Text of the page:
Kingston charities receive counterfeit goods from police after crackdown on the black market


Rather than destroy the products, police have been donating them to a good cause.


By Aicha Zaa

Thousands of pounds worth of counterfeit goods have been donated to charities in Kingston, but do two wrongs make a right?

Trading Standards officers have undergone a minimum of 30 raids across the borough in the past two years, in an attempt to draw a line on the black market.

The huge crackdown has seen £37,000 worth of fake handbags, DVDs, mobile phone cases and clothing seized by Kingston Police.

The regular procedure is to destroy all of the goods, but local police have now donated the counterfeit products to His Church Charity, which specialise in helping those that are homeless and vulnerable within the community.

The manager of Princess Alice Hospice in Kingston, Janice Harmsworth, said she didn’t see a problem with the partnership.

“If it is a legitimate donation from a reliable source, we are very happy to receive and sell them as the money is being used for good,” she said.

The clothes donated are believed to have been given to those that are homeless across the Kingston borough as the winter season approaches.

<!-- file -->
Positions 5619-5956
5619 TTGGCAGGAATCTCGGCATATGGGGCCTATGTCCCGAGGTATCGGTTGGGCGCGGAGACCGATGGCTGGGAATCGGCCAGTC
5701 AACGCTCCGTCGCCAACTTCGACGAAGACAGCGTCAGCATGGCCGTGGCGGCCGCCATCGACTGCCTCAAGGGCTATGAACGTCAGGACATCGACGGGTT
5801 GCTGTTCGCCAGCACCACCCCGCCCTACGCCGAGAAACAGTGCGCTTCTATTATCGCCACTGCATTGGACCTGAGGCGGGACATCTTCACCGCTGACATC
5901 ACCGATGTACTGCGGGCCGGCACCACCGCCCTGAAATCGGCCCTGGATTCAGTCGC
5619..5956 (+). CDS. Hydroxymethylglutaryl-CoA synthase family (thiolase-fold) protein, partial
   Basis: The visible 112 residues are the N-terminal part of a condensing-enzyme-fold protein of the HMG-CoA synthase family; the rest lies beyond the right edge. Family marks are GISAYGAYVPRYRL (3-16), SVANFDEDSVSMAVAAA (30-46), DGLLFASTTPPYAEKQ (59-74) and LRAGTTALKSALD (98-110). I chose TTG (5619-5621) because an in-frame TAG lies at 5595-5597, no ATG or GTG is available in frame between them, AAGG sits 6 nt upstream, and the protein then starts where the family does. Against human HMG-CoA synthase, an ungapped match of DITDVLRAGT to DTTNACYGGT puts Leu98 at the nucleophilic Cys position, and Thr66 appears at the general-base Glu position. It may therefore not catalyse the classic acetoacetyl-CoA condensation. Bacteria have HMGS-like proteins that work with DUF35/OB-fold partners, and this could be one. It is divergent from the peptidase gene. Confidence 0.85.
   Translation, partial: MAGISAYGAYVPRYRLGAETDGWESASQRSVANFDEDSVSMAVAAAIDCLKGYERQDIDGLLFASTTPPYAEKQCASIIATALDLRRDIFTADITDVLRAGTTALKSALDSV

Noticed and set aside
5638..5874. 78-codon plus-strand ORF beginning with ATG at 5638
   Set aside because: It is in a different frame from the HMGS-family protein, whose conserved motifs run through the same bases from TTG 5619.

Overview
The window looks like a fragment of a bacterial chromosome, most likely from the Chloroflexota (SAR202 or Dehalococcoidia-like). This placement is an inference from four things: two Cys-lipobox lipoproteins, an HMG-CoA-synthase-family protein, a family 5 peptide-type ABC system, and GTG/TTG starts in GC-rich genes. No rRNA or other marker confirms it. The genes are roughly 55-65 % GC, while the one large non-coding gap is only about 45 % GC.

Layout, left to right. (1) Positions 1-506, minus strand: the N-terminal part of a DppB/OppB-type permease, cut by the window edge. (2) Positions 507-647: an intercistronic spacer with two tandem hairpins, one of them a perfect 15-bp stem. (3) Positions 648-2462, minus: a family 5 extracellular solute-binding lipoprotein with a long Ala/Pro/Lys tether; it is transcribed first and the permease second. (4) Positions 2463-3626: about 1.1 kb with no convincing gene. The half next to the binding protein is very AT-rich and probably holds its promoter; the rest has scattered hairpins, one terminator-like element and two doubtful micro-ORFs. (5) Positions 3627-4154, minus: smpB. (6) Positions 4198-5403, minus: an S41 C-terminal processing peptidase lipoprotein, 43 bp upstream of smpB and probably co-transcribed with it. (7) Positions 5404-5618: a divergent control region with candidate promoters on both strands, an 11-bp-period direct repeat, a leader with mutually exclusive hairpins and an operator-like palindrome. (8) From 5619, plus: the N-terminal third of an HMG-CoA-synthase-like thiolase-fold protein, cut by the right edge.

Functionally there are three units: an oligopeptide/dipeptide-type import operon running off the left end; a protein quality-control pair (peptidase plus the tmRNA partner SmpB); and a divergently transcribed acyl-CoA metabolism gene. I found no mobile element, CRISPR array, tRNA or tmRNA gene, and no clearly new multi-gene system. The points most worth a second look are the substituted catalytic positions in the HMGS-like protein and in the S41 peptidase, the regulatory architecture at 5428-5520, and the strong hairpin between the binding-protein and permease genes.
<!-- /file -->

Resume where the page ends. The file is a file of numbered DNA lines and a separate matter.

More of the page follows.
Although the goods have been put to a positive use by being given back to the community, the ethical question still arises – do two wrongs make a right?

Janet Johnstone, the manager of Oxfam on Castle Street, said that it is an unfair trade.

“People somewhere are being mistreated for counterfeit products and we do not condone or encourage this.

“I have worked within fashion for the whole of my life and I have learnt to know when items aren’t real. Brands take pride in their logo, they should not have been donated by the police”.

Counterfeit logos have been destroyed off certain clothing before they are given to those who need it most.

It has been confirmed that the pirate DVDs and fake branded smart phone cases will be recycled and reused to make products which will raise money for local charities.

Photo courtesy of ukhomeoffice, with thanks.

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